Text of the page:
Have a happy Thanksgiving!

Oh — and don’t forget to #ShopSmallSaturday!

Discussion: LifeWay’s Decision to Pull Jen Hatmaker’s Products

On October 25, this interview with Jen Hatmaker was published on religionnews.com.  In it, she talks about her views on Trump (dislikes) and Clinton (open to supporting), the Black Lives Matter movement (supports), and LGBT rights (supports).  Two days later, LifeWay pulled her materials from its stores because of her opinions on LGBT rights.

First off, let me just clarify that obviously, LifeWay is a private company.  They have every right to pick and choose what they make available to customers.  We live in a free country, and if LifeWay doesn’t want to sell a product for whatever reason, they are perfectly within their rights not to sell it.  I understand that.

That said, I think their choice was a little bit silly.  I looked through Jen Hatmaker’s website for the books she has written, and while I must admit I’ve never read any of them, none of the descriptions seem to insinuate that they have anything to do with what Christians should believe about the LGBT community.  They’re what you would expect from a well-established Christian author — devotionals for women of all ages, a 7-month plan to combat excess in 7 areas of life, and a few in depth Bible study books.  If you hadn’t read the interview, you would never know her views on LGBT people.

Second, Jen Hatmaker is not the only Christian who supports LGBT rights.  Those two things are not mutually exclusive.  By pulling her materials, LifeWay robs its customers of the freedom to choose their own Christian role models.  It’s almost as if they do not trust their customers to pick the “right” materials, even though the majority of their customers are church leaders who have had extensive training in ministry and theology.

Finally, a good friend brought up this question: if Hatmaker weren’t so high profile, would LifeWay would have cared about the interview?  Do they extensively research every single author, artist, and publisher whose products they carry, and reject them if they don’t exactly match what LifeWay believes?  If not, how do they know they aren’t carrying products by authors who are even more liberal than Jen Hatmaker?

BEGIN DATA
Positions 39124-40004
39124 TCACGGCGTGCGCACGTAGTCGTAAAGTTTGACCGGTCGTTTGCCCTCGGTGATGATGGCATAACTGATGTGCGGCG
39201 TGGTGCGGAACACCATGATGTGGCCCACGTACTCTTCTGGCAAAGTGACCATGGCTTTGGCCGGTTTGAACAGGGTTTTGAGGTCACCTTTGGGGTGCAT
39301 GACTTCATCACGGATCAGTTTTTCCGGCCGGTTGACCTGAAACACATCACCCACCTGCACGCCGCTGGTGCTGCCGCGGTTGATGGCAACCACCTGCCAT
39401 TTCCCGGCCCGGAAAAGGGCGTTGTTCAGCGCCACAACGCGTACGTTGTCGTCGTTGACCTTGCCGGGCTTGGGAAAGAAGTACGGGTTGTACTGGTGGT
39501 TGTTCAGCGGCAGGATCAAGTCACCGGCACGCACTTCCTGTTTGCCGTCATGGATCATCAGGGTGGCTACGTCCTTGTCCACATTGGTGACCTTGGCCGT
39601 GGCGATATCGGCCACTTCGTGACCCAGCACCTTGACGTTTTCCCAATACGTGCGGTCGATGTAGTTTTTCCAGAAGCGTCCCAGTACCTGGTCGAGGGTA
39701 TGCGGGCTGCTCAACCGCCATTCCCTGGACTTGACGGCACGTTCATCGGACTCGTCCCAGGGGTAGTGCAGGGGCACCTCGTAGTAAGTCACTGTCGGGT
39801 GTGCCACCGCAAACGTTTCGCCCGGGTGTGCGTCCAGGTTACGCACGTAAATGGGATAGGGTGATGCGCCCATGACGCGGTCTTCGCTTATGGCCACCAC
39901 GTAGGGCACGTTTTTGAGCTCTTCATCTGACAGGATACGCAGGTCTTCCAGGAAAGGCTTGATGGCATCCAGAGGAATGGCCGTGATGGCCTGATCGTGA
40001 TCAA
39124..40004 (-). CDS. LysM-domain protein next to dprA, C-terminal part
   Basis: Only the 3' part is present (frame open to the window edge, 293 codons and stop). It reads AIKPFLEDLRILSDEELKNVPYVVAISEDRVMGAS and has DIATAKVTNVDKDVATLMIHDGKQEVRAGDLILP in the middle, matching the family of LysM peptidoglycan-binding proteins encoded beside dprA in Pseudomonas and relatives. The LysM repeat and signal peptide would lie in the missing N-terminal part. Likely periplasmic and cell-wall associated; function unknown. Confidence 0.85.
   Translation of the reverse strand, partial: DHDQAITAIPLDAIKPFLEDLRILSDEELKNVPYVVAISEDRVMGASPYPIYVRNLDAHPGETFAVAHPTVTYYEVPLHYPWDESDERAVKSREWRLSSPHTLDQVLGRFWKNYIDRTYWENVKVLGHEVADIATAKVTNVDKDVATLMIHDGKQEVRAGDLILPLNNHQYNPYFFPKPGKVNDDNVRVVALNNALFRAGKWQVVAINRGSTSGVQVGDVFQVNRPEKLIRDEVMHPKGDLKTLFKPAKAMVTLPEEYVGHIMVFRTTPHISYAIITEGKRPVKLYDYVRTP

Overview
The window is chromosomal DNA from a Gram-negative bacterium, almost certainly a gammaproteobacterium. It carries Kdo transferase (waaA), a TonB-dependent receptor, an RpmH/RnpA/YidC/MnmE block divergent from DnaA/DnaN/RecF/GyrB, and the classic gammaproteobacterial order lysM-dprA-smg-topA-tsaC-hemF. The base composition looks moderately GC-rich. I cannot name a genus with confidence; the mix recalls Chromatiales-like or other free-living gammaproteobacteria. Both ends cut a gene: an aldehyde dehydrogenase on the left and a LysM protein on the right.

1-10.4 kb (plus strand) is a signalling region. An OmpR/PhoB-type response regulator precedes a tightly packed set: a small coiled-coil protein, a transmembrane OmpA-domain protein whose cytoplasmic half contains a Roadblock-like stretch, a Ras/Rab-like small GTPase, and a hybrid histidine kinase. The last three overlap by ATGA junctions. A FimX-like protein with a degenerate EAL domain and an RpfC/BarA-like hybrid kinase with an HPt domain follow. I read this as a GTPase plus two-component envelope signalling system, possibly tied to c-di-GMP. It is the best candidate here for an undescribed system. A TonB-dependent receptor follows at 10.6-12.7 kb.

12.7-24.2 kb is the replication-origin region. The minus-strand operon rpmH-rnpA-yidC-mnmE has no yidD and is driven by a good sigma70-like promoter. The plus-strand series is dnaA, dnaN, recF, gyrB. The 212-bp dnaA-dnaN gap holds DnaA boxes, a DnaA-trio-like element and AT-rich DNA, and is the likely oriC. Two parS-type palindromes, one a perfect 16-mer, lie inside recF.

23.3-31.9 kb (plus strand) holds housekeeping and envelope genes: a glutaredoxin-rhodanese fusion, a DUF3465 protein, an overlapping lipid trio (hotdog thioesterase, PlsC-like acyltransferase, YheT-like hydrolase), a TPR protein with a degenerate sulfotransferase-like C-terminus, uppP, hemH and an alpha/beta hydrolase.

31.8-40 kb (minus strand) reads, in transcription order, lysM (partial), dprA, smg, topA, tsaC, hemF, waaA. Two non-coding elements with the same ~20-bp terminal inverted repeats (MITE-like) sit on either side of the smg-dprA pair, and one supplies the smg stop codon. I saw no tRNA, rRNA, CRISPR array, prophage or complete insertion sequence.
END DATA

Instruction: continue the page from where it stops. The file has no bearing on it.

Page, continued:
By October 31, Hatmaker published the below post on her Facebook page in response to LifeWay’s actions.  In my eyes, she handled the ordeal with grace.

Hi, everyone.

A couple of quick thoughts on all these tender things:

1. First, regardless of what you see from strangers on the internet, our real friends and ministry partners and colleagues and fellow pastors have been across the board, carte blanche, by the dozens and dozens and dozens…kind and good to Brandon and I this week. Every one of them. We can’t even keep up with it. So know that regardless of headlines, we have very much experienced a faithful witness to Jesus through our friends in our real life this week. They give the church a beautiful name worthy of its source.

2. I’m not here to defend or explain right now. I have very open hands here. I have nothing to protect, nothing worth losing that I am not afraid to lose. I have zero agenda for myself. I don’t feel self-protective or defensive or scared or angry. I am neither trying to gain applause or start a war. Some people are throwing parades and some are burning books, but I am not motivated by either; I’m neither overly encouraged or overly discouraged. If you believe the hype, you have to also believe the hate, and neither is fully true. Some are certain I am after “the approval of people,” but here is the truth: I don’t love the approval of people, but I do love people. I love them because Jesus’ love for us is so insane and big and outside our templates and it reaches and reaches and reaches past our comforts to draw people to Him, and He does this with or without our permissions and sanctions and rules and hierarchies, and He has done it for all of time and will continue to do it for all of time. We are standing outside the city gates with people He asked us to stand with, and that is the beginning and end of it.

3. The time will come to discuss and talk about this together, but know this: we deeply, sincerely, with our minds and hearts both engaged, including perspectives all along the spectrum, in deep discussions with people we trust and respect, with prayer and careful study and deliberation moved into this space. We wrestled with and through Scripture, not around it. Our view of the Word is still very high, as is it for the hundreds of thousands of faithful believers who believe likewise.